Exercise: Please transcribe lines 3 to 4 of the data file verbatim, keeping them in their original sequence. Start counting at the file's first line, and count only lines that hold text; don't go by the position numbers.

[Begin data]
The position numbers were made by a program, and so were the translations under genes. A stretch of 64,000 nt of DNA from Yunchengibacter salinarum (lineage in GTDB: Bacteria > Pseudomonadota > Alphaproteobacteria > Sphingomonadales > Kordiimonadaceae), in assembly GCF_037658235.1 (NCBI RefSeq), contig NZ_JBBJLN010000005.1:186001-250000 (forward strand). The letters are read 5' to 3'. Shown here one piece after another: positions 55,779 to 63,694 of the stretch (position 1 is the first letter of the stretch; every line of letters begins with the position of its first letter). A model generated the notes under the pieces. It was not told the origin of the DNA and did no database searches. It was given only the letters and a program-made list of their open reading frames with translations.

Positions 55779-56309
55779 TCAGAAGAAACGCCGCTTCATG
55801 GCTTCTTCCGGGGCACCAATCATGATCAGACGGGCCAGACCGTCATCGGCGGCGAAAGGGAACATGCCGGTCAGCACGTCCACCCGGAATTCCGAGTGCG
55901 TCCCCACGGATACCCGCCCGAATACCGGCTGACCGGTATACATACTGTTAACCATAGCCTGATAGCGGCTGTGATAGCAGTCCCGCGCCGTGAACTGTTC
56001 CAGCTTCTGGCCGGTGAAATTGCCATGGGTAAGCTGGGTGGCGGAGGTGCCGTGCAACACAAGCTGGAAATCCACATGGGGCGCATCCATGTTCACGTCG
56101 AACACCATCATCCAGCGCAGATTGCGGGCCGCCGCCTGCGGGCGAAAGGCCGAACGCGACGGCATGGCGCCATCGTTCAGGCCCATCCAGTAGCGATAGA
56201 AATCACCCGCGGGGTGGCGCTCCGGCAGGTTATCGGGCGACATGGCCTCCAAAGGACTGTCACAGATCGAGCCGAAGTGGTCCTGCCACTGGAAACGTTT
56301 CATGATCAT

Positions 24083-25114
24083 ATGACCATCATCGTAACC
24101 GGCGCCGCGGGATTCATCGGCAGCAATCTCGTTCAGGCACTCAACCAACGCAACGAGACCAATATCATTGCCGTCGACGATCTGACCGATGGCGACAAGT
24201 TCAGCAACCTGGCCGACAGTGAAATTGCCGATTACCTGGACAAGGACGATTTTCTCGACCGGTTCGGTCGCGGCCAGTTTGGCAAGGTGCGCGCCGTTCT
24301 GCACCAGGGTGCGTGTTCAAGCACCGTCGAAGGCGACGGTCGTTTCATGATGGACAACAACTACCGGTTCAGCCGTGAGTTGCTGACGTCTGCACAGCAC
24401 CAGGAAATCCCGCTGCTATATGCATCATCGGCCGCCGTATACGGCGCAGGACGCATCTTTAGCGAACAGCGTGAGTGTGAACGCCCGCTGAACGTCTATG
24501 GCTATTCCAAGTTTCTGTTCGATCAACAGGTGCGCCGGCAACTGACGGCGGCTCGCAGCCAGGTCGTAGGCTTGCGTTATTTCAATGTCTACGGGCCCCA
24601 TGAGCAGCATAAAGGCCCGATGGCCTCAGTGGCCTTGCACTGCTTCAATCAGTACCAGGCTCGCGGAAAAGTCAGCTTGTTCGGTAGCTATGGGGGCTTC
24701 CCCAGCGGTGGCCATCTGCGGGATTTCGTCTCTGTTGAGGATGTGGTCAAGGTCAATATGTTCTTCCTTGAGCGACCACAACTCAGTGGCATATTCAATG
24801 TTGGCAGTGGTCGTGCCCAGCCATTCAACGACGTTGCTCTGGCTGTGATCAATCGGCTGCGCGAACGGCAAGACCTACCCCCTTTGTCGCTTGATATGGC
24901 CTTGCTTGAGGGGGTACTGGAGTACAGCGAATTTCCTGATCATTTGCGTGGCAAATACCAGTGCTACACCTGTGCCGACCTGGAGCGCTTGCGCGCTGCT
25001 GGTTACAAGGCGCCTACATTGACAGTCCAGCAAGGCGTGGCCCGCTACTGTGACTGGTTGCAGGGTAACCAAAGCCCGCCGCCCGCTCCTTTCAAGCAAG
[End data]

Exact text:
55779 TCAGAAGAAACGCCGCTTCATG
55801 GCTTCTTCCGGGGCACCAATCATGATCAGACGGGCCAGACCGTCATCGGCGGCGAAAGGGAACATGCCGGTCAGCACGTCCACCCGGAATTCCGAGTGCG